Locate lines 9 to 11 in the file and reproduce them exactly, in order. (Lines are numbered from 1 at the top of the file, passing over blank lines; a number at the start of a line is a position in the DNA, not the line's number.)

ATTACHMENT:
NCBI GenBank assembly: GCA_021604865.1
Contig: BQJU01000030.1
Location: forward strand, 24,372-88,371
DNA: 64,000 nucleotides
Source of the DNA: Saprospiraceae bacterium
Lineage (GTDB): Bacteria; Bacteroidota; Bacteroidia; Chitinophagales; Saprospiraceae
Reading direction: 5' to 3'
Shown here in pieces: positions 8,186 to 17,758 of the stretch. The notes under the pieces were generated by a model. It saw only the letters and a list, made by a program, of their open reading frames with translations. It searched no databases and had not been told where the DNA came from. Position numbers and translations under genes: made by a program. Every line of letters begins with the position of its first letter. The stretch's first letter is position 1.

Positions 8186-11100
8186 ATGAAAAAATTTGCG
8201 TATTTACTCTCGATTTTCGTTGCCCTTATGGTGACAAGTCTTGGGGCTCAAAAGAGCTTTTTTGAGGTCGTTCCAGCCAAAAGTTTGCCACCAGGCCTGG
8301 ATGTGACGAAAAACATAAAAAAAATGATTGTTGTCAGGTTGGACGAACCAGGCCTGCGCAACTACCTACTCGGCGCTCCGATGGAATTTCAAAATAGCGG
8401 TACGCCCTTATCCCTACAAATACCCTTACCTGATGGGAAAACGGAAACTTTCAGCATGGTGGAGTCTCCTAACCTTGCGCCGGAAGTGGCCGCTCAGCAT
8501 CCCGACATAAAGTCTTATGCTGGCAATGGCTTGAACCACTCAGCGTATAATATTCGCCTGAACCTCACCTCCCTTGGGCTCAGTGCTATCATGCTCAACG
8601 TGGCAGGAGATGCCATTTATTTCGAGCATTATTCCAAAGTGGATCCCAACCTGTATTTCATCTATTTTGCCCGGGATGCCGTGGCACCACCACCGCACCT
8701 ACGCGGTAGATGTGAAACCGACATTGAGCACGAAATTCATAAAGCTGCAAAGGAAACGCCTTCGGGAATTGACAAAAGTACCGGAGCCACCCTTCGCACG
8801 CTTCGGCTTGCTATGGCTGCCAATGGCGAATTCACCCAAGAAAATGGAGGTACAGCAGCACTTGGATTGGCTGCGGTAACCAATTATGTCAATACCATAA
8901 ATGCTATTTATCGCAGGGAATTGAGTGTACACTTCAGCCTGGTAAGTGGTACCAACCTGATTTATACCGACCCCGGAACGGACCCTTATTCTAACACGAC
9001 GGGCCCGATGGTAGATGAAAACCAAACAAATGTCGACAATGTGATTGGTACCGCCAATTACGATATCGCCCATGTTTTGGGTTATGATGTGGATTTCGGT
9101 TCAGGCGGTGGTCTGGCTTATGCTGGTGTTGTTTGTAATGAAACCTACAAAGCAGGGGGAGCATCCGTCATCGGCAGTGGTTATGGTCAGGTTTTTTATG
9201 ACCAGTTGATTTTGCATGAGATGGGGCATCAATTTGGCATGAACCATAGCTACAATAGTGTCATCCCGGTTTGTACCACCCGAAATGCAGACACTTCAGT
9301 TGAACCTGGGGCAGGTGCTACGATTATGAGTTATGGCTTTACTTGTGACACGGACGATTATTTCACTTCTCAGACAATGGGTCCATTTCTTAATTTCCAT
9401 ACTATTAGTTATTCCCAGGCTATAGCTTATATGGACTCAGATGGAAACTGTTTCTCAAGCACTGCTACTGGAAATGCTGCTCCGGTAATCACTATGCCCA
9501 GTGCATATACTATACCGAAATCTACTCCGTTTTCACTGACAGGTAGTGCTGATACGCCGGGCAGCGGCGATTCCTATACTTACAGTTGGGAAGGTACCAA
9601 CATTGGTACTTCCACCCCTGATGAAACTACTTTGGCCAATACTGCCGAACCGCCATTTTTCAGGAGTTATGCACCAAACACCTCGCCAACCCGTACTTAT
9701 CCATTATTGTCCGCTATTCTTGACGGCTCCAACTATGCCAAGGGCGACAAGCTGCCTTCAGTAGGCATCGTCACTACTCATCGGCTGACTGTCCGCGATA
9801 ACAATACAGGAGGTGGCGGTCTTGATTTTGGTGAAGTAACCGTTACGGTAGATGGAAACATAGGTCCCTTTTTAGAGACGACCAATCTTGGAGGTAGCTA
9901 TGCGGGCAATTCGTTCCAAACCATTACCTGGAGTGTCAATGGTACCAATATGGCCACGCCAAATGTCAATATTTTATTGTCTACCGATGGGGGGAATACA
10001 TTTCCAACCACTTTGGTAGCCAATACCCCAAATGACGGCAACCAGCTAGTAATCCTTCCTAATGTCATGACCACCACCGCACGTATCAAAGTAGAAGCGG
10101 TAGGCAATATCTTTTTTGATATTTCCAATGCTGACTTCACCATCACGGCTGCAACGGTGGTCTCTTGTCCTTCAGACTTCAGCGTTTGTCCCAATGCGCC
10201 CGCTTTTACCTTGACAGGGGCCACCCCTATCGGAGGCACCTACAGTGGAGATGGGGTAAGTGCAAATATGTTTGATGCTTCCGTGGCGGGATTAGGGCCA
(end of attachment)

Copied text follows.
Positions 8186-11100
8186 ATGAAAAAATTTGCG
8201 TATTTACTCTCGATTTTCGTTGCCCTTATGGTGACAAGTCTTGGGGCTCAAAAGAGCTTTTTTGAGGTCGTTCCAGCCAAAAGTTTGCCACCAGGCCTGG